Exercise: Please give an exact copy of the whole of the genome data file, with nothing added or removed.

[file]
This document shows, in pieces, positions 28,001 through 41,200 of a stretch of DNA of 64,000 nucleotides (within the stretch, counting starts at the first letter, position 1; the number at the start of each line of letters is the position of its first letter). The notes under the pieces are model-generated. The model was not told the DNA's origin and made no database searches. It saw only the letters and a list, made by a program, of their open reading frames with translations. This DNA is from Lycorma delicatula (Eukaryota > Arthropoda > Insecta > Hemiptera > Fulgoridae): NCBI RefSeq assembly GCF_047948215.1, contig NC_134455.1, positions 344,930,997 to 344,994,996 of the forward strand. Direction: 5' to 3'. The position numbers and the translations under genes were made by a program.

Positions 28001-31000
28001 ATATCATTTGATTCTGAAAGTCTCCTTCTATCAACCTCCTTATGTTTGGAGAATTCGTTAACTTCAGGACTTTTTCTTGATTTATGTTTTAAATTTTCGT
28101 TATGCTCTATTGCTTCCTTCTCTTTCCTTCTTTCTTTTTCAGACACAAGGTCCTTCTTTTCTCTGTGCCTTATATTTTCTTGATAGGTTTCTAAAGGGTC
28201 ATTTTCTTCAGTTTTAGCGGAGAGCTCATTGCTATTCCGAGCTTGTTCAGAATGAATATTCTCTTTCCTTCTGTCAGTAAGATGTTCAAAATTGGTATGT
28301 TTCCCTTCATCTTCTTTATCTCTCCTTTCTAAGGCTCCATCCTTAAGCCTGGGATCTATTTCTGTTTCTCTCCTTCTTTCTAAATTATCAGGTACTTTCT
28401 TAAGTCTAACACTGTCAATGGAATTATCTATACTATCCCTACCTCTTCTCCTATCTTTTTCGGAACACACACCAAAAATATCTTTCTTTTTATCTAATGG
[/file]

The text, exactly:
This document shows, in pieces, positions 28,001 through 41,200 of a stretch of DNA of 64,000 nucleotides (within the stretch, counting starts at the first letter, position 1; the number at the start of each line of letters is the position of its first letter). The notes under the pieces are model-generated. The model was not told the DNA's origin and made no database searches. It saw only the letters and a list, made by a program, of their open reading frames with translations. This DNA is from Lycorma delicatula (Eukaryota > Arthropoda > Insecta > Hemiptera > Fulgoridae): NCBI RefSeq assembly GCF_047948215.1, contig NC_134455.1, positions 344,930,997 to 344,994,996 of the forward strand. Direction: 5' to 3'. The position numbers and the translations under genes were made by a program.

Positions 28001-31000
28001 ATATCATTTGATTCTGAAAGTCTCCTTCTATCAACCTCCTTATGTTTGGAGAATTCGTTAACTTCAGGACTTTTTCTTGATTTATGTTTTAAATTTTCGT
28101 TATGCTCTATTGCTTCCTTCTCTTTCCTTCTTTCTTTTTCAGACACAAGGTCCTTCTTTTCTCTGTGCCTTATATTTTCTTGATAGGTTTCTAAAGGGTC
28201 ATTTTCTTCAGTTTTAGCGGAGAGCTCATTGCTATTCCGAGCTTGTTCAGAATGAATATTCTCTTTCCTTCTGTCAGTAAGATGTTCAAAATTGGTATGT
28301 TTCCCTTCATCTTCTTTATCTCTCCTTTCTAAGGCTCCATCCTTAAGCCTGGGATCTATTTCTGTTTCTCTCCTTCTTTCTAAATTATCAGGTACTTTCT
28401 TAAGTCTAACACTGTCAATGGAATTATCTATACTATCCCTACCTCTTCTCCTATCTTTTTCGGAACACACACCAAAAATATCTTTCTTTTTATCTAATGG